News: VTANG welcomes new chaplain
Story by Airman 1st Class Dana Alyce-Schwarz
BURLINGTON, Vt. - Early in his life Maj. Michael Medas, a Father in the Roman Catholic Church, knew that he wanted to devote himself to helping others. Initially he was only planning to use his seminary studies to provide a foundation to his service to other people no matter what career path he chose. While there he was struck by the realization that the seminary and the priest hood was the perfect fit for his life.
“The way I describe it is like a favorite sweater,” Medas said. “It was the right fit, not just right but also comfortable.”
Medas continued his education at Saint John’s Seminary in Brighton Massachusetts, his home state, and in 1986 began work in the Air Force Chaplain Candidate program. The program functions much like an ROTC scholarship; this allowed him to continue his education while serving military installations and their members. He was officially ordained in 1988 and became an active member of the Air Force Chaplain Corps. He also continued his studies, attending Gallaudet University where he earned a Master’s Degree in social work with a focus on helping the deaf and hard of hearing.
As a military chaplain Medas provides religious services to all Air Force personnel. He has worked with faiths including Catholicism, Judaism and non-faith beliefs such as Atheism. The primary goal of an Air Force Chaplain is to support all members of the Air Force not only in their spiritual or religious needs but also in their personal lives.
“My experience as a chaplain is that if you respect another person’s perspective you will be treated the same. In over a decade of service in the Air Force I have never had anyone not respect my perspective in return.”
Medas first came to the Vermont Air National Guard (VTANG) as a visitor in late 2012. During the visit he was impressed by the community and the people he met. When a position opened he was excited to take on the role as the base chaplain.
Tech. Sgt. Daniel Gillis serves as one of the chaplain assistants in the VTANG and is working towards becoming a chaplain himself. He is excited to be working with Medas.
“He’s very forward thinking,” Gillis said. “He’s been very clear as a leader and a chaplain, he listens to everyone’s input and uses that feedback when he makes decisions. The communication in our office has been fantastic and we’re all very eager to see what we’ll accomplish as a team.”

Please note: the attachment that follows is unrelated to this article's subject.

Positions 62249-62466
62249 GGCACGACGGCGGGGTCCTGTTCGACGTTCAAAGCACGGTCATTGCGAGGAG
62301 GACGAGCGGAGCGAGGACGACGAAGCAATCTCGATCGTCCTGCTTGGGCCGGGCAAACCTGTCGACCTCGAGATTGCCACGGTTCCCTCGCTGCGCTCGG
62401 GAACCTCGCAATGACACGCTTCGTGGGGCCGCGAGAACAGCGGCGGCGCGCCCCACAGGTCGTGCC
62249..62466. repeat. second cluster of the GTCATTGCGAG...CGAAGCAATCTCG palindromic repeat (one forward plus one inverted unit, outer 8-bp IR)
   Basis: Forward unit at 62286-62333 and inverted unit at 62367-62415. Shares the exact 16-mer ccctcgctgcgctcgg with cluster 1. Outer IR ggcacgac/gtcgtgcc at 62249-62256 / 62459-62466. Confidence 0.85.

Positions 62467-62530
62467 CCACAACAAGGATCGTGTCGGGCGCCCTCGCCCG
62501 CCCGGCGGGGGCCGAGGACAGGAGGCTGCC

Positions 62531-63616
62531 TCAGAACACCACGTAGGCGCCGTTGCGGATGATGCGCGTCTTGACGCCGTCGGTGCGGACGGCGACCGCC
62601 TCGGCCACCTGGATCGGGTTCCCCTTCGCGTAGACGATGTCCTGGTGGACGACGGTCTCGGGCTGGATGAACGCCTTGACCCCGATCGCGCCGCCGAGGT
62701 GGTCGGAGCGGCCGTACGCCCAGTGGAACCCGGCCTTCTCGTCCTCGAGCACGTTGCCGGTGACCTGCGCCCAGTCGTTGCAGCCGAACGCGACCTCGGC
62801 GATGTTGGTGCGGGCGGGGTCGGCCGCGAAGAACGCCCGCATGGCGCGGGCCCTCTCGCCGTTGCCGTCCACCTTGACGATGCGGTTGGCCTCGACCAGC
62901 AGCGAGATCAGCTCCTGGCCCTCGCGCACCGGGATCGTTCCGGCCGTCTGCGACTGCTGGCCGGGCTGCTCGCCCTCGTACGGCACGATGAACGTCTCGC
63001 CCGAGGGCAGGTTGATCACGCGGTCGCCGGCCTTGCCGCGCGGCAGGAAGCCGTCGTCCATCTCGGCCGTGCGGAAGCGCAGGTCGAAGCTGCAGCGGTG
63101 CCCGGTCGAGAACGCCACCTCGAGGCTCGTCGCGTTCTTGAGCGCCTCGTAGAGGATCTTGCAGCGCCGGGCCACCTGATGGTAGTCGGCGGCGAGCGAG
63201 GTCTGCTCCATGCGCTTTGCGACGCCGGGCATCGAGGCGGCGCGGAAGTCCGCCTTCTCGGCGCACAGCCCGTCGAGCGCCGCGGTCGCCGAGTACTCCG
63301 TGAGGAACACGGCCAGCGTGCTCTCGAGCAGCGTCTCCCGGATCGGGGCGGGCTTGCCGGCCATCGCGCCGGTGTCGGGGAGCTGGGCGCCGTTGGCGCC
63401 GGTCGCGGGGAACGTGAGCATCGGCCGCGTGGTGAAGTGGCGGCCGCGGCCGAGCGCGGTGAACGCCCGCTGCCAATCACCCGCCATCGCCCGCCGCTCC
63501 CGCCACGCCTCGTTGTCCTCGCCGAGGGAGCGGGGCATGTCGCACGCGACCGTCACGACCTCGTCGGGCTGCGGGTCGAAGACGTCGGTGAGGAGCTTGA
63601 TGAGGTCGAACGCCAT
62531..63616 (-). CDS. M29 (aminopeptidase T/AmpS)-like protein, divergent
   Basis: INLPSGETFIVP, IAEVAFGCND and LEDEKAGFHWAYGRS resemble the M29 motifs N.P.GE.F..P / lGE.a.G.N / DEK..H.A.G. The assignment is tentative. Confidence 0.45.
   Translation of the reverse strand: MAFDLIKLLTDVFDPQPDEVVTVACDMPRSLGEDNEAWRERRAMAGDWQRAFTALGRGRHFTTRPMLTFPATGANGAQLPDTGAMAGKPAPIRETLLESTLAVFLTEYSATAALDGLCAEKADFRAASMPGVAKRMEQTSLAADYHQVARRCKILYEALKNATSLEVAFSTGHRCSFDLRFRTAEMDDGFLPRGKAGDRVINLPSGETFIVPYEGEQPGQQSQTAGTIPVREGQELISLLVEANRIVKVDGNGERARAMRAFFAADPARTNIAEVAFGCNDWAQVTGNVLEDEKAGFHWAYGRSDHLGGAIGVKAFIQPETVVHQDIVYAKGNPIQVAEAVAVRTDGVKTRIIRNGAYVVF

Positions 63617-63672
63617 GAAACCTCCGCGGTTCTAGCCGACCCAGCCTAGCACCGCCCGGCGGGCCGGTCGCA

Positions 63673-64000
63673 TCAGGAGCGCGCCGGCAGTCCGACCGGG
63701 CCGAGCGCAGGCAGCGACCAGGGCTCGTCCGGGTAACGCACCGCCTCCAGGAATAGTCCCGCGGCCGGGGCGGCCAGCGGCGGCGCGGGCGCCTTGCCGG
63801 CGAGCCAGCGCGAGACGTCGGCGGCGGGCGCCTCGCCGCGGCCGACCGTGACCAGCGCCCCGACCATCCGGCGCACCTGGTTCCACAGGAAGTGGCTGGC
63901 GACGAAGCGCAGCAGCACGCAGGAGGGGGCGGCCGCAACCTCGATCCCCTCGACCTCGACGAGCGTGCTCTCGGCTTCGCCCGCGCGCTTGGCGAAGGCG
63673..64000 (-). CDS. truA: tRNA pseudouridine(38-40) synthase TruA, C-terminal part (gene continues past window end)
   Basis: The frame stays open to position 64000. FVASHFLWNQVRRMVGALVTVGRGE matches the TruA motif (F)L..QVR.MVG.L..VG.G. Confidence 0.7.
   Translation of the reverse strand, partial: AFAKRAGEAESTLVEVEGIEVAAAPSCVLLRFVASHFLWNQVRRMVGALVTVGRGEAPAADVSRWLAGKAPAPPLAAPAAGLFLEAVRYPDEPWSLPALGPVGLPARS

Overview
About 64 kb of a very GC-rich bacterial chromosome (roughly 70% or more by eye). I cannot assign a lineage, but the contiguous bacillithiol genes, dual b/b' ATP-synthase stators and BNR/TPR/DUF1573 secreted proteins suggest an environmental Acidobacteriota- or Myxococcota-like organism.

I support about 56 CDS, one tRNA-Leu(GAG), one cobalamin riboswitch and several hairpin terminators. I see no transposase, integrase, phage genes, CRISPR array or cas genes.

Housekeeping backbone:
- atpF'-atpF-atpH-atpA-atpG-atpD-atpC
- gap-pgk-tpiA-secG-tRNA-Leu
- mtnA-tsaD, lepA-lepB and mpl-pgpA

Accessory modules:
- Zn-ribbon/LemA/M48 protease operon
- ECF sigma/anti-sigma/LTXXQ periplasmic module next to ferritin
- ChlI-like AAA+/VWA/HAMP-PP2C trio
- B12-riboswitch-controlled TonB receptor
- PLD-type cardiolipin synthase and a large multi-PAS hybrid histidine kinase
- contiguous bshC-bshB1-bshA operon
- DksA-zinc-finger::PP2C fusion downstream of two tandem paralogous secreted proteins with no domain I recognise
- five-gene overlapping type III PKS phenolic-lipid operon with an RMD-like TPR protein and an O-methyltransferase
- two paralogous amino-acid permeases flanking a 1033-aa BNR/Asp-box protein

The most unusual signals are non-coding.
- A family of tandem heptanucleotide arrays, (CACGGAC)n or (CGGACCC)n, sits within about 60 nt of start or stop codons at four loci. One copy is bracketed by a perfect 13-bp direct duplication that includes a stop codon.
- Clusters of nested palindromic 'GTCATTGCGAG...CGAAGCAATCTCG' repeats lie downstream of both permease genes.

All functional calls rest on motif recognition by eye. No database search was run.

Joining the VTANG has been a reaffirmation for Medas. He spoke on how welcoming the base members have been. There is a very strong feeling here of how much people want to serve their country and their community.
“There has never been a moment where the community was lacking,” Medas said. “Every question I’ve asked, any help I’ve needed, people have gone the extra mile. To have that happen so consistently across the base, it really highlights the strength of the VTANG.”
One of the few challenges Medas has faced in his career is simply the issue of time. By nature, he admits, chaplain work is conducted on an individual basis and finding time to meet and connect with all members of a base can be difficult.
“One of my goals,” Medas said, “is for people to hear that their wing chaplain acknowledges there are many different ways to approach spirituality and religion, and for them to be comfortable coming to our office for any of their needs.”
To help make that possible, Medas and the VTANG chaplain office have set up a new schedule, what they call the visitation schedule, allowing time for the chaplains and their assistants to visit all the offices on base simply to connect with members unofficially. He hopes that this will remind members that the chaplains are not present only for spiritual needs but for personal guidance as well.
When Medas speaks of other faith groups, and of people in general, it is very obvious that they and their beliefs are valuable to him. He appreciates that part of his role in the Air Force is to help with spiritual resilience as a whole, and his goal for the VTANG is ensure people are aware of the role of the chaplain office and to spread the message that their door is always open.
“In 26 years as a priest,” Medas said, “what I’m always humbled by is that life is always more complex than we know. That sense of having respect and patience for one another, because you never know what someone is carrying with them, a joy or a sorrow. That’s the gift that priesthood has given me, that people are able to share their lives with me.”